Backup: On Bacon Eggs and Leadership

What’s in word? word as simple as ‘backup’ for instance, can have many connotations, nuances and meanings. Reverse, pause and rethink, support, be behind, assent, endorse – take your pick really. That’s pretty much what we had in mind for this new column, piece of reportage which tosses in ideas, opinions and actions that give rise to rethink, endorse an existing approach or simply provide morsel of content to consider. It’s column about leadership because that’s what Management magazine is all about and there isn’t any more important issue facing enterprise and society today. Then of course it’s column that appears at the back of magazine that begins with ‘Upfront’. What more compelling reasons can there be for name? But, of course, it won’t be the name of this column that really matters….

Isn’t serendipity wonderful? I’d been mulling over the kick-off to this column when, just before Christmas, I was invited to somewhat hastily arranged breakfast in downtown, high rise Auckland. On the menu, along with the low calorie fruit and cereal and more substantial eggs and bacon, was tantalising invitation to “the birth of leadership forum”.

An eclectic group of generally more senior (in both senses of the word) citizens had responded to call from Auckland Regional Council chief executive Jo Brosnahan. This first breakfast of leadership disciples had gathered in response to an email that pointed out the obvious “leadership is the essential ingredient in successful organisations and communities” and then the even more obvious “here in New Zealand we do not have culture of leadership: it is frequently talked about but little understood”. “Hallelujah” to all that, I thought.

Now Brosnahan, it must be understood, has been preaching the leadership cause ever since her conversion during Harkness Fellowship to the United States in the mid 1990s. She is personally committed to the doctrine of the servant-as-leader and seldom refrains from proselytising on the topic. Attached to the email was an eight-page discussion and ideas paper. Here was leadership in action, I thought. Here was an individual with some pretty clear views about importance and need, an ability and willingness to articulate them and driving desire to get team to work on creating vision for New Zealand.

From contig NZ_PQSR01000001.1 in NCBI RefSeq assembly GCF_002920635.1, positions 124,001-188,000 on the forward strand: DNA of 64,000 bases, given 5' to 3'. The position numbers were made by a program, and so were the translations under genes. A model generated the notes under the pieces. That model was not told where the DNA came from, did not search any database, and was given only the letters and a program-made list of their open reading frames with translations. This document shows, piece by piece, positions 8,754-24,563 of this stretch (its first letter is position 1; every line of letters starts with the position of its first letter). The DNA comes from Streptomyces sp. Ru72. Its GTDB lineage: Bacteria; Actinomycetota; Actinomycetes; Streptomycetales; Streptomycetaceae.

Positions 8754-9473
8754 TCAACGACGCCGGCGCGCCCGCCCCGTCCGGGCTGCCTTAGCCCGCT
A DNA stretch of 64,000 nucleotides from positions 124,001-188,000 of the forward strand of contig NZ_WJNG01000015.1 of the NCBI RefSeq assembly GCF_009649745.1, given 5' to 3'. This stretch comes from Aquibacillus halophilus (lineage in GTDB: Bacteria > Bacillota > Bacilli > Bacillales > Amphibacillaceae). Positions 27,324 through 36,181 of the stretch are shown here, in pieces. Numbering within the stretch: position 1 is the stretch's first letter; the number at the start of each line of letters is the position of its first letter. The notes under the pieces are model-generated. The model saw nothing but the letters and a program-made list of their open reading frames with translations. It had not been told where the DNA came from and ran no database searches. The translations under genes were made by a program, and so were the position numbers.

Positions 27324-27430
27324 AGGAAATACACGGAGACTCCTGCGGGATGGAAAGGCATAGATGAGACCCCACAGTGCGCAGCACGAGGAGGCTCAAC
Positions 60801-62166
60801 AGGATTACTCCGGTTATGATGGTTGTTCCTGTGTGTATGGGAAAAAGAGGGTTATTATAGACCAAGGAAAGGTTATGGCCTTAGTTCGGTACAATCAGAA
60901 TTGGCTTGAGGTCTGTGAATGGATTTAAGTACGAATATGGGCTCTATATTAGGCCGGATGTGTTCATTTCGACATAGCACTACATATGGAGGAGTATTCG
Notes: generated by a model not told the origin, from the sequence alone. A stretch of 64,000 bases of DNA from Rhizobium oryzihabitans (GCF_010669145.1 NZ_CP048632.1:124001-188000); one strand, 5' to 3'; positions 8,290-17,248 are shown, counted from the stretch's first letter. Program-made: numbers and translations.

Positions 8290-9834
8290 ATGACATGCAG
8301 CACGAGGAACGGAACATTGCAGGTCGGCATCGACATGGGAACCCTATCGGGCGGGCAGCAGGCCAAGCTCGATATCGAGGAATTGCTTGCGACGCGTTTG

About the time the invitation arrived, clutch of media stories on the tactics of our political leaders, who furtively enhanced their personal well-being by sliding last minute perks and allowances legislation through parliament in the dying days of the session, graphically underlined the sort of example-setting issues ‘leadership forum’ might in time address. I might have been convinced that PR consultancy Porter Novelli orchestrated the whole episode if it hadn’t been for Speaker Jonathan Hunt’s inept and intemperate explanation of events. Spin doctors would surely have schooled him better.

Back to the point of the Brosnahan breakfast. She wants leadership forum and supporting leadership trust to promote and actively assist in the identification, nurturing, teaching, development and celebration of leaders in our community, “particularly emerging leaders”.

“We do not always know how to identify and appoint good leaders,” she wrote. We tend to “choose the outspoken, the opinionated, the ‘strong’; those who are prepared to make decisions on our behalf”. She called the latter “transactional leaders” and suggested they often “operate aggressively, dividing and conquering” and generally fail to deliver. Ironically, when they do fail they tend to be replaced by others of similar ilk. Those of you with the longevity to facilitate it, might like to reflect on political leadership that extended from 1975 to 1984. I confess to holding the tenure of former Prime Minister Robert Muldoon as responsible for many of the polarising ills that currently infect our society.

Unfortunately he is still the role model politicians benchmark themselves against because his leadership style delivered personal power.

Anyhow, the breakfast broke up with an enthusiasm for the concept and an agreement to meet again for day in January, an offer by Waitakere mayor Bob Harvey, to host the gathering, and resolve to thrash out an action plan for the future. I rode the elevator down 20-something floors personally packed full of bacon, eggs, coffee and hope that this little band of believers might just turn into something big. After all, the underlying issues are universal and have been around lot longer than 2000 years. M

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